This post is Part 1 of our blog series, Home Building 101. In this blog series, we provide professional insight into the process of building a home.
Calculating square footage is often one of the most confusing metrics of a home. Unfortunately there is no “industry standard” for calculating the square footage of a residential property, which means many builders are doing it differently.
This can be problematic for many reasons, but the most important reason is that a home’s value easily can be miscalculated. There is a cost for every area of your home, so shouldn’t every square foot be accounted for? As a result, the cost per square footage can vary greatly, which may negatively or positively impact your property’s value.
Whether you are buying a home or selling a home, take some time to learn what actually goes into calculating square footage.
What Methods Are Used to Calculate Square Footage?
The methods used differ based on who is building the home. Some builders measure a home’s size from the outside of the wall framing. Other builders measure to the outside of the siding material. With these variances, an all-brick home may be hundreds of square feet larger than the same exact home with a lap siding.
Individual builders may also choose to include every square foot of the home in the calculation, or they may choose to omit non-livable areas. For example, the second story area of a two-story-high entryway may not be included in the home’s total square footage since it is considered “unwalkable” area, even though the homeowner is paying to heat the space and it is considered to be a premium design feature for many homes.
What Is Included in the Total Square Footage Calculation?
What is the total square footage of a home’s living space? This answer is often a misrepresentation of what the actual home size is. Your calculation may include the finished areas of your home, such as the bedrooms, kitchen, and living rooms, but what about the unfinished areas, such as the basement or attic?
You need to consider what areas of the home you plan to include in the total square footage calculation and what areas you leave out. A space is unlivable if the homeowner will not be spending a regular amount of time there due to restrictive environments, such as an attic with a sloping ceiling or an unfinished basement with exposed concrete walls, framing, or wiring.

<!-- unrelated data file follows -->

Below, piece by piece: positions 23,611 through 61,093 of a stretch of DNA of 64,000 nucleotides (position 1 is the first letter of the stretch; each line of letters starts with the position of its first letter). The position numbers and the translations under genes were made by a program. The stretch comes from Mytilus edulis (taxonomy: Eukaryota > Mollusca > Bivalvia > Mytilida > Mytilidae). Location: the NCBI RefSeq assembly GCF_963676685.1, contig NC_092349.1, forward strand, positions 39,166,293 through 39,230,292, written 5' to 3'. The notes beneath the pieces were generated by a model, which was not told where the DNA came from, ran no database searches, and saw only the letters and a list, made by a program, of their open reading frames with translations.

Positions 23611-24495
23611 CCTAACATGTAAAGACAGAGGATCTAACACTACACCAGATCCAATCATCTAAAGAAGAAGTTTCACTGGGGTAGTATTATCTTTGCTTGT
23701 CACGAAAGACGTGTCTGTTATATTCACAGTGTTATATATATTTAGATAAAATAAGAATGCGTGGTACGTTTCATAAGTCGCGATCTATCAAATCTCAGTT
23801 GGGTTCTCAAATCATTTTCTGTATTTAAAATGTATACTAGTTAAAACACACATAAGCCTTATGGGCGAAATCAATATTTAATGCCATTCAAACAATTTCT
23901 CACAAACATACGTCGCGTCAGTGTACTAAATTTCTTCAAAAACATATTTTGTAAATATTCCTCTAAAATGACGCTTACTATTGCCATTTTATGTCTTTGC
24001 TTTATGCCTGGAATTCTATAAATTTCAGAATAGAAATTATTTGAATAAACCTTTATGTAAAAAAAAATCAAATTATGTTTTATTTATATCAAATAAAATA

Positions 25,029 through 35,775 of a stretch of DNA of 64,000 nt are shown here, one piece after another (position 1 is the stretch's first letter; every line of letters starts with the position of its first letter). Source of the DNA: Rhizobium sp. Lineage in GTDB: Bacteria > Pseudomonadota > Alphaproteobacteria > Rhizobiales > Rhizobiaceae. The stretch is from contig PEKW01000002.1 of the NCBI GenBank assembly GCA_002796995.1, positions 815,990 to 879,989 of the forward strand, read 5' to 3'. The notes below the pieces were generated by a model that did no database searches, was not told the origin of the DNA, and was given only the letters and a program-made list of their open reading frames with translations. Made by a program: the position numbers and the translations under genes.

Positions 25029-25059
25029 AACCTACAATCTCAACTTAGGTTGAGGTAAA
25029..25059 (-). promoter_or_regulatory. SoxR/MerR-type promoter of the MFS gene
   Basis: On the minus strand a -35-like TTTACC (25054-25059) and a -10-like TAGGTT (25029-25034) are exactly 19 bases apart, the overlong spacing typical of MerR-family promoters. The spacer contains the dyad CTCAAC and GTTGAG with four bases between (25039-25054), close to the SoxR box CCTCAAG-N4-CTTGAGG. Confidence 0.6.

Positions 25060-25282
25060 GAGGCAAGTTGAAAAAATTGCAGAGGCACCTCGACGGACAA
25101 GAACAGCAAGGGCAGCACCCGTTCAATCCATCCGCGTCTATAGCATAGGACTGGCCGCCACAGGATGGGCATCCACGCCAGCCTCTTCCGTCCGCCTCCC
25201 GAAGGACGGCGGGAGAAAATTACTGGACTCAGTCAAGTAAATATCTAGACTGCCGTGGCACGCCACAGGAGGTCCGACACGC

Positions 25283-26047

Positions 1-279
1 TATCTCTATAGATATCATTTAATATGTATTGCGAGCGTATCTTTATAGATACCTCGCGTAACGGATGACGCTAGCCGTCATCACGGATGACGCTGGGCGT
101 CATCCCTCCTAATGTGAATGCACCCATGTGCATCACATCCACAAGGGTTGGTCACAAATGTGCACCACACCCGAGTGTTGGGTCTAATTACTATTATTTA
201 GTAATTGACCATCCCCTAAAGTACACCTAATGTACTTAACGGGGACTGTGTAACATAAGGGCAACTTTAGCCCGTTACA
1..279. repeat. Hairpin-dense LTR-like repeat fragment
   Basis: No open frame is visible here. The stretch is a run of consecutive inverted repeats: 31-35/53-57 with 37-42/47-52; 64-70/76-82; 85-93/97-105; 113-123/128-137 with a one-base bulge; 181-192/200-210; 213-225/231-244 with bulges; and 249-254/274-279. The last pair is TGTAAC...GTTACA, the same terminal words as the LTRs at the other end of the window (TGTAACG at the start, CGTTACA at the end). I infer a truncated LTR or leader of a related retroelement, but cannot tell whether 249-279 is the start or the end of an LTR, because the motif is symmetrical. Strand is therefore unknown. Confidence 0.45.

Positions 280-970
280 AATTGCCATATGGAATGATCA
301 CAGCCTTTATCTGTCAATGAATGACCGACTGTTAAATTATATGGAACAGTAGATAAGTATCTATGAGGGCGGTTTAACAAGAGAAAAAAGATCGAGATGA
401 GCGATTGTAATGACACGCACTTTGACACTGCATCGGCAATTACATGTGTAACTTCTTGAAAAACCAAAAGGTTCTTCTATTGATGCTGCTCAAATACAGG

The finished space in a basement or attic is considered much less expensive than the finished footage on the main floor of the home. Why, you may ask? The foundation, walls, and roof are already set in place for a basement and attic. It is also assumed the people living in the home will get more use out of the main living areas. If the price per square foot of the home was calculated based on “finished” square footage, that figure is typically lower for homes with finished basements or attic spaces since homeowners will not be spending
What about a home’s patio enclosure or three-season room? This might include a screened-in porch or deck. Those areas may be considered livable areas of the home, especially if the roof covers those outdoor hybrid spaces. However, square footage metrics often leave these areas out, which dilutes the total value of the home in appraisals.
Typically, garage space is not counted towards the home’s livable square footage metric, either. This is troubling since garages are not free to build. In theory, they should be reported in a home’s square footage calculation to estimate the total value of a home. A four-car garage should impact the price per square foot as compared to a one-car garage since the value is higher, right? You would think, but unfortunately this is not the case for many builders.
Disparities in Metrics
The sad truth is this: Cost per square foot comparisons are meaningless if the square footage of these areas are counted differently by various builders and real estate agents.
Many home buyers want to know the true cost of a home; however, this is often difficult to determine. The cost per square foot seems like a fair way to ensure you’re not getting ripped off. However, the way builders and real estate agents calculate this number can be misleading.
Calculating square footage is necessary for appraising any home. If you’re a home buyer, you need to do your research to find out what the true square footage of livable space is. If you’re a home seller, you need to be transparent in your calculations by distinguishing which spaces are livable and which spaces are not.
If you want to learn more about calculating square footage, contact the professionals at Hurd Builders. We understand the ins and outs of calculating the true cost of your residential home.